The labor shortage facing the country continues to frustrate businesses, especially during the busy holiday season. Restaurants have resorted to using robot servers or sending corporate employees onto the floor. Now, some e-commerce businesses are using automation and robots to fill orders during the holiday rush. A Dallas company called Quiet Logistics says they've doubled productivity in their warehouses with the use of LocusBots, which help human workers.
The threat of robots taking human jobs and the replacement of human labor with machines or computers is nothing new, according to Texas economist Ray Perryman. "Think of something as simple as the self checkout at the grocery store," he says. "This has been going on for many, many years now...we've been using technology and robotics to replace human labor."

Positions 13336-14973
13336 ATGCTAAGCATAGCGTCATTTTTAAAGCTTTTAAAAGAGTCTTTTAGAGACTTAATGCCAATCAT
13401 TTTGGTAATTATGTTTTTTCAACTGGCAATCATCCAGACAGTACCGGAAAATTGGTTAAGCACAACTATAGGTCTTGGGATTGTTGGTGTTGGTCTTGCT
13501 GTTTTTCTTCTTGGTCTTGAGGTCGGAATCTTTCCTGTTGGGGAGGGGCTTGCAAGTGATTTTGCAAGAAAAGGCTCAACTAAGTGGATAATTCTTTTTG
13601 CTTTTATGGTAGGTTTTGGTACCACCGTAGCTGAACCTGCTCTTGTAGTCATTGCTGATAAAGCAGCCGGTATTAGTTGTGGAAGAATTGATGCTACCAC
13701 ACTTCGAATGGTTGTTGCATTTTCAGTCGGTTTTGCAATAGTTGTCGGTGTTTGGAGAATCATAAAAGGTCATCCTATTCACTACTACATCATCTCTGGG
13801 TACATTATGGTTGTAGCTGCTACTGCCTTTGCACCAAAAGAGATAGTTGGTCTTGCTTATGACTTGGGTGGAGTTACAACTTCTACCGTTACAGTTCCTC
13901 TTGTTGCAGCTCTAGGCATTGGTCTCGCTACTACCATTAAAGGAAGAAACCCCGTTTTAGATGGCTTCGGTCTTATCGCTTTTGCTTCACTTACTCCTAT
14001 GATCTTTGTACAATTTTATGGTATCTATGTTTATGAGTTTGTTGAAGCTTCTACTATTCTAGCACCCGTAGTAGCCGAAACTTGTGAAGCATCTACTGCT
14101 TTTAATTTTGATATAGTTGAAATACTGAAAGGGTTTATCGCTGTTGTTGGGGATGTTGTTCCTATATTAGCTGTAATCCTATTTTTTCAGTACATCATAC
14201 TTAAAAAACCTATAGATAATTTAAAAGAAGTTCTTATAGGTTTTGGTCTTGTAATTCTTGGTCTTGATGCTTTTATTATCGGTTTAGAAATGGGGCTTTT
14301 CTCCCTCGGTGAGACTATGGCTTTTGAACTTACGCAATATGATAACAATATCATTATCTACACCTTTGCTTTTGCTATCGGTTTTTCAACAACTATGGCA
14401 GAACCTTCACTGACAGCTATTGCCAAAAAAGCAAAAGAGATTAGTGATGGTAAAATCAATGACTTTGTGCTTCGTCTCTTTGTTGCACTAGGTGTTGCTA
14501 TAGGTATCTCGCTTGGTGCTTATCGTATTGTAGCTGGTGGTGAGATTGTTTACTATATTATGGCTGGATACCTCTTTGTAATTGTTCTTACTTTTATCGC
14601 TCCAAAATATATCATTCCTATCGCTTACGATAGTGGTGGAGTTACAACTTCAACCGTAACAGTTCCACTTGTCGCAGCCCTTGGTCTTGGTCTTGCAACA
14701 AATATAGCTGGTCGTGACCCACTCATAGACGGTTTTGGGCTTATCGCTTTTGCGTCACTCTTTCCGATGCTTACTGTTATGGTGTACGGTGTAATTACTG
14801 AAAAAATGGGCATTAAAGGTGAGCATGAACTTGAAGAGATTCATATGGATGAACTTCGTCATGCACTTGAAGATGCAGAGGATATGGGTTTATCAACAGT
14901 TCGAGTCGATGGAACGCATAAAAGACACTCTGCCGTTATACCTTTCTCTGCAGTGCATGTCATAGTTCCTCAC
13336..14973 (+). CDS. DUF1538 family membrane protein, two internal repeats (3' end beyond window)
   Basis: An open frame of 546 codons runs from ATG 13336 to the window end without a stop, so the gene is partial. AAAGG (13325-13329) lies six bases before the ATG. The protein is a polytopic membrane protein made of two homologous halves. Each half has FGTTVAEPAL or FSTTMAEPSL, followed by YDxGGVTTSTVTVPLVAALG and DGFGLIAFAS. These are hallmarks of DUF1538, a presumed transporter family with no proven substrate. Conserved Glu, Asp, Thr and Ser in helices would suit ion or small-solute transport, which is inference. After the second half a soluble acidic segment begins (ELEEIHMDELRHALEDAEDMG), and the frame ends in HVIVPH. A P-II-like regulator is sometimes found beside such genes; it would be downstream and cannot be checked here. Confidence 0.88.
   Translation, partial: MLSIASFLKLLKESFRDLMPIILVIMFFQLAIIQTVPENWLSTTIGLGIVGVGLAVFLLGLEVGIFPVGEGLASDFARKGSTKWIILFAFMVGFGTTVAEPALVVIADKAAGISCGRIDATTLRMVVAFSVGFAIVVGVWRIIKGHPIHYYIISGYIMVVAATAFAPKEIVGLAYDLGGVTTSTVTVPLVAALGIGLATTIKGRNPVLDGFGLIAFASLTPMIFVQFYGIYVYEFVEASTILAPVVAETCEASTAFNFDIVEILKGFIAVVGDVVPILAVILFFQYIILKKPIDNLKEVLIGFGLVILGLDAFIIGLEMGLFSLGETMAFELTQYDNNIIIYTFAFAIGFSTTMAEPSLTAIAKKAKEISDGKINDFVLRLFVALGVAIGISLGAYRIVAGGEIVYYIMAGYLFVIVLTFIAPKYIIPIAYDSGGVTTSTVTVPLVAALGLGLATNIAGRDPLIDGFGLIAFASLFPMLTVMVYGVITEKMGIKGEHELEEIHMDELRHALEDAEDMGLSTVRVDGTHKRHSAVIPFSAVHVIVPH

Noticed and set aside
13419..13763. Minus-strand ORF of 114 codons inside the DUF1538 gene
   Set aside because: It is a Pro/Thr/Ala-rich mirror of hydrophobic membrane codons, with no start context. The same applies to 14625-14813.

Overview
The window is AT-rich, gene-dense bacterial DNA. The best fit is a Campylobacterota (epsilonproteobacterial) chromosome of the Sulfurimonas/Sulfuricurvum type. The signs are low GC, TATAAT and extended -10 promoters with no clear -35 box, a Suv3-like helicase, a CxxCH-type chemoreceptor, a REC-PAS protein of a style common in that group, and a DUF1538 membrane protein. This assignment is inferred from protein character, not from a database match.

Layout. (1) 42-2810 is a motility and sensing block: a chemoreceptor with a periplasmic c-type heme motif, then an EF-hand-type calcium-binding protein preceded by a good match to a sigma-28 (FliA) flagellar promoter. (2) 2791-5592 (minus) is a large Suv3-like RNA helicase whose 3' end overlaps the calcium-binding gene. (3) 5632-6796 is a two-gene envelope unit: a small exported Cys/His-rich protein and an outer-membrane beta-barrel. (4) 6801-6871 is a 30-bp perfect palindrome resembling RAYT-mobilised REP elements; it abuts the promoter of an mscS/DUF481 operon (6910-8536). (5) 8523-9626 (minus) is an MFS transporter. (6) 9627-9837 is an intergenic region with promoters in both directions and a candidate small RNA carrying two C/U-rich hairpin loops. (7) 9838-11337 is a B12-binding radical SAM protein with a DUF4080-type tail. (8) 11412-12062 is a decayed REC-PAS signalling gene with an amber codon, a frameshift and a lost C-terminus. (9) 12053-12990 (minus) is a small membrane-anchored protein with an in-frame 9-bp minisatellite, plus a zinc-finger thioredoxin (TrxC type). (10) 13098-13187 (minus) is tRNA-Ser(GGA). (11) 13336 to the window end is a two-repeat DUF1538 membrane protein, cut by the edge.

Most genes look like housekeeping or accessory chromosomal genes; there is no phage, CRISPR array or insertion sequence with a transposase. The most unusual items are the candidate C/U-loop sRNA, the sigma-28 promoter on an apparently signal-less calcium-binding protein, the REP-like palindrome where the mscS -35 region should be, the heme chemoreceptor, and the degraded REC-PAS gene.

"By the same token, as we've done that, we've also grown the workforce," he continues. "So it's not that technology destroys jobs, it just changes the types of jobs that we need."
Indeed, there are still plenty of humans wanted...the Labor Department reports 11 million job openings nationwide, and approximately 2.5 million fewer people in the workforce now than before the coronavirus pandemic. "There will always be a role for humans in what we do," says Perryman. "And that has always been the case, as we've gone from very primitive societies to very advanced societies."
Perryman sees a future where technology and humans co-exist in the workforce. "In the process of creating new technology, it creates a demand for more and different jobs," he says. "So the real challenge is for our education systems to keep up, and for the workforce to keep their skills up, to be able to adapt."